Fifty Faces

I always have two or three projects on the back burner that I dip in and out of between paid assignments. Fifty faces is one of them. Essentially the idea here is just to have fun - no concepts, no point to get across or text to interpret, just fifty different faces. This is the pencil stage, ringing the changes with each one and avoiding repetition as far as possible. Then working them up, A4 size, in different ways - acrylic, pen and ink etc. Working quickly to avoid getting bogged down or bored.


Fifty Faces 01

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Blue Collage

Continuing to make use of remaindered drawings and sketches that would otherwise lie dormant. More to follow!

Blue Collage

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Yellow Collage

Working as an illustrator one of the key parts of the job, if not THE key part of the job, involves drawing in some form or another. Whether that involves simple layout designs, detailed character drawings or loose concept sketches.

Generally speaking the drawing/rough stage is considered preparatory work which leads to a final image. Time was when at the end of a job I'd routinely clear the desk and trash all the bits and pieces of clutter that had preceded the artwork and then move on to the next thing. I've found in recent years though that I've started to keep more and more of this 'process' material and stored it in folders or sleeves. Occasionally I might review this stuff and although much of it feels crude and unformed there is sometimes an indefinable quality which is lost when it has been redrawn, re-worked and refined.

Recently I thought be might be fun to create a new image using some of this raw material so put together a selection of completely unrelated sketches.



Apart from a little re-jigging this is the finished version, in Photoshop, with each of the elements on it's own layer. Wherever possible I've avoided cleaning things up or doing any re-working as that would somehow defeat the object of the exercise. Having said that I have removed some outlines to help unify the whole thing. Click here see the finished piece.



This is the start of sifting through recent sketches. As I usually work on tracing paper I've got loads of little scraps, some done in pencil, inks or brush pen.



Here's most of the finished selection prior to scanning into the computer for compositing and colouring.

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Abstract: Resting

Sometimes it's good to move away from familiar working patterns - to take a sideways step and see what happens. So for this image I had something loosely figurative in mind but rather than focus on anything too representational I just let the lines flow and be suggestive. Similarly I wanted to knock the colour right back, to be calm rather than anything too lively.



Here's how the pencil sketch developed. It was only when I got to the fourth version that I could see how the 'legs' area might work with the rest. At that point I moved I moved into artwork mode and painted in the accompanying background shapes being careful to echo the feel and flow of the lines.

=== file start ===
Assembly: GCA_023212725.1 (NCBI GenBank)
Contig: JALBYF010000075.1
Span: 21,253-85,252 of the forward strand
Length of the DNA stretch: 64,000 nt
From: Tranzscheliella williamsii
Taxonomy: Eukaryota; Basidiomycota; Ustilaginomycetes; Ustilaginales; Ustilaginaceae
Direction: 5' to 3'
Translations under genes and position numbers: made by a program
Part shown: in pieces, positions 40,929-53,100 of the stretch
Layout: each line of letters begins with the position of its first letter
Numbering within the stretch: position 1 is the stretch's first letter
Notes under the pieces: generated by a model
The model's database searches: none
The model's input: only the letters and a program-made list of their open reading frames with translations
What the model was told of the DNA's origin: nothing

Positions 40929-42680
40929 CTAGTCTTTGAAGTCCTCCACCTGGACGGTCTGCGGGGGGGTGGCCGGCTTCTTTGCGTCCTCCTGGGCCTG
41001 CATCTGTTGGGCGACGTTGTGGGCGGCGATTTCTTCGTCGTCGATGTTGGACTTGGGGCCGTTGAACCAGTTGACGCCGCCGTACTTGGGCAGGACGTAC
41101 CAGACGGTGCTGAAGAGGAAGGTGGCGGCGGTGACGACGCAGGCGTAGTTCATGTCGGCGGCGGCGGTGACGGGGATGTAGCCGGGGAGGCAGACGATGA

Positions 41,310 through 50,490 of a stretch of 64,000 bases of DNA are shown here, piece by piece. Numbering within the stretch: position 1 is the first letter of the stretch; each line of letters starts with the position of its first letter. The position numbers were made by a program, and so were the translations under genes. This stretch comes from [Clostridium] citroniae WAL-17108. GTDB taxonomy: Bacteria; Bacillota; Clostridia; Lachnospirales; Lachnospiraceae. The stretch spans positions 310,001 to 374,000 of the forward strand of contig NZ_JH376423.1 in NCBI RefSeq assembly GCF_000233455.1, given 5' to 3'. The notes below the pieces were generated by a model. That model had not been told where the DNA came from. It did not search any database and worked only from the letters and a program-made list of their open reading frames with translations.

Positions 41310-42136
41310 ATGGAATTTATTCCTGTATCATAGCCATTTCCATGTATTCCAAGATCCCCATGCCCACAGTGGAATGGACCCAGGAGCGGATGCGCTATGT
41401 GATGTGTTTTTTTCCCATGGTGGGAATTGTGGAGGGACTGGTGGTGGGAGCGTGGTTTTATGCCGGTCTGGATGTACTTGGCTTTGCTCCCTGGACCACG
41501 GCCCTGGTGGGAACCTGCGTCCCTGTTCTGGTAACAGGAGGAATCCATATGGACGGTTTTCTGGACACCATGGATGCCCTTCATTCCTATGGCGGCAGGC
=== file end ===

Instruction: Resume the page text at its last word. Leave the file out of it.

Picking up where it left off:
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Personal Work

For the majority of commissioned works clients are usually after something similar to what they have seen before. Whether that be a particular style or technique or perhaps a certain approach that can be applied to their current project. A rough is usually provided as a guide to content and layout and that, together with the artists portfolio, provides a pretty clear idea to what the end result will be. This is something we understand as illustrators and indeed something we have been taught from day one, to develop a recognisable signature style.

I do like working in black and white. There is something very direct in the absence of colour, it allows you to focus more clearly on shape, tone and texture. These days black and white work is very rarely commissioned commercially unless for a special purpose.


However from the artists perspective too formulaic an approach can spell creative death over the longer term if not careful. Tastes in illustration are also subject to change and what was popular one year may not be so the next so it is important to keep moving forward. Personal work therefore is essential for extending boundaries and exploring new terrain. One way or another the results feed back into professional work, often in the most unexpected ways, and this helps to keep things fresh and interesting.

 

These were a conscious attempt to move away from techniques most used in my commercial work, specifically the avoidance of gradations of tone and the effects of light and shade. Instead using simple line and blocks of related colour to define shape.

Continuing with the same approach but limiting the palette choices. The lines were first drawn on paper (often derived from doodles) and colour shapes were then overlaid.

All the examples on this page are images I make when not working on commissioned pieces. Even though I try to avoid formulas as much as possible, I do like to create small series or groups. I've recently started making large prints of some of these images which I'm selling via my Shop and perhaps at selected print fairs next year.

These are probably closest to my usual working practice but for this type of subject matter I prefer to use more monochromatic colour schemes. I like to take photographs and weave in various drawn elements and textures to create images that fall somewhere between photography and illustration but not overtly one or the other.



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